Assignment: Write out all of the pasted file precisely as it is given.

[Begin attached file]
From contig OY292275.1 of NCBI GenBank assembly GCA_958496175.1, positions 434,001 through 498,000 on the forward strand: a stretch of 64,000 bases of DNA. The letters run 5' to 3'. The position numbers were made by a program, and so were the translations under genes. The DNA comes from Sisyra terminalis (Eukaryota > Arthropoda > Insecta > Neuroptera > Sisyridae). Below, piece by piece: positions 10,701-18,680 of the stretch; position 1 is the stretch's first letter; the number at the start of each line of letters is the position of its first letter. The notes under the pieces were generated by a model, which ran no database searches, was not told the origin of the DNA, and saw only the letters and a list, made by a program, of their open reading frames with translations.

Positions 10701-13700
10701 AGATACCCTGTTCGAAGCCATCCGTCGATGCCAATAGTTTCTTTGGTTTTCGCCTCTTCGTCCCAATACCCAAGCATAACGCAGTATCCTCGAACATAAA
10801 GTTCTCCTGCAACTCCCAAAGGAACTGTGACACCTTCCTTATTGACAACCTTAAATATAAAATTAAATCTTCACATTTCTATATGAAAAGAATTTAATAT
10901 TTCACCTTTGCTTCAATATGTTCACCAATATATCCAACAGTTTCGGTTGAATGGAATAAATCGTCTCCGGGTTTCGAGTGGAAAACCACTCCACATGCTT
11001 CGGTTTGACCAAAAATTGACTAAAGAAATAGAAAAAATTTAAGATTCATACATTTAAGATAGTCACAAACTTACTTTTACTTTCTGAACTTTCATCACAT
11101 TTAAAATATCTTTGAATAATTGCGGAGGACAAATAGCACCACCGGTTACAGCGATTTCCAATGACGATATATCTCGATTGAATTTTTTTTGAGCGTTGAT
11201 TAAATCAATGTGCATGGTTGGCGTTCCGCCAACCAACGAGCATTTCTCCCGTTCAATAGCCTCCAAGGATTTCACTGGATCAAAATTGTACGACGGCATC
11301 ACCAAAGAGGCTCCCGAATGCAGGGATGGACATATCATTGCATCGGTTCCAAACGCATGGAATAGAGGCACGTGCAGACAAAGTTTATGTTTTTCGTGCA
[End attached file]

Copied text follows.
From contig OY292275.1 of NCBI GenBank assembly GCA_958496175.1, positions 434,001 through 498,000 on the forward strand: a stretch of 64,000 bases of DNA. The letters run 5' to 3'. The position numbers were made by a program, and so were the translations under genes. The DNA comes from Sisyra terminalis (Eukaryota > Arthropoda > Insecta > Neuroptera > Sisyridae). Below, piece by piece: positions 10,701-18,680 of the stretch; position 1 is the stretch's first letter; the number at the start of each line of letters is the position of its first letter. The notes under the pieces were generated by a model, which ran no database searches, was not told the origin of the DNA, and saw only the letters and a list, made by a program, of their open reading frames with translations.

Positions 10701-13700
10701 AGATACCCTGTTCGAAGCCATCCGTCGATGCCAATAGTTTCTTTGGTTTTCGCCTCTTCGTCCCAATACCCAAGCATAACGCAGTATCCTCGAACATAAA
10801 GTTCTCCTGCAACTCCCAAAGGAACTGTGACACCTTCCTTATTGACAACCTTAAATATAAAATTAAATCTTCACATTTCTATATGAAAAGAATTTAATAT
10901 TTCACCTTTGCTTCAATATGTTCACCAATATATCCAACAGTTTCGGTTGAATGGAATAAATCGTCTCCGGGTTTCGAGTGGAAAACCACTCCACATGCTT
11001 CGGTTTGACCAAAAATTGACTAAAGAAATAGAAAAAATTTAAGATTCATACATTTAAGATAGTCACAAACTTACTTTTACTTTCTGAACTTTCATCACAT
11101 TTAAAATATCTTTGAATAATTGCGGAGGACAAATAGCACCACCGGTTACAGCGATTTCCAATGACGATATATCTCGATTGAATTTTTTTTGAGCGTTGAT
11201 TAAATCAATGTGCATGGTTGGCGTTCCGCCAACCAACGAGCATTTCTCCCGTTCAATAGCCTCCAAGGATTTCACTGGATCAAAATTGTACGACGGCATC
11301 ACCAAAGAGGCTCCCGAATGCAGGGATGGACATATCATTGCATCGGTTCCAAACGCATGGAATAGAGGCACGTGCAGACAAAGTTTATGTTTTTCGTGCA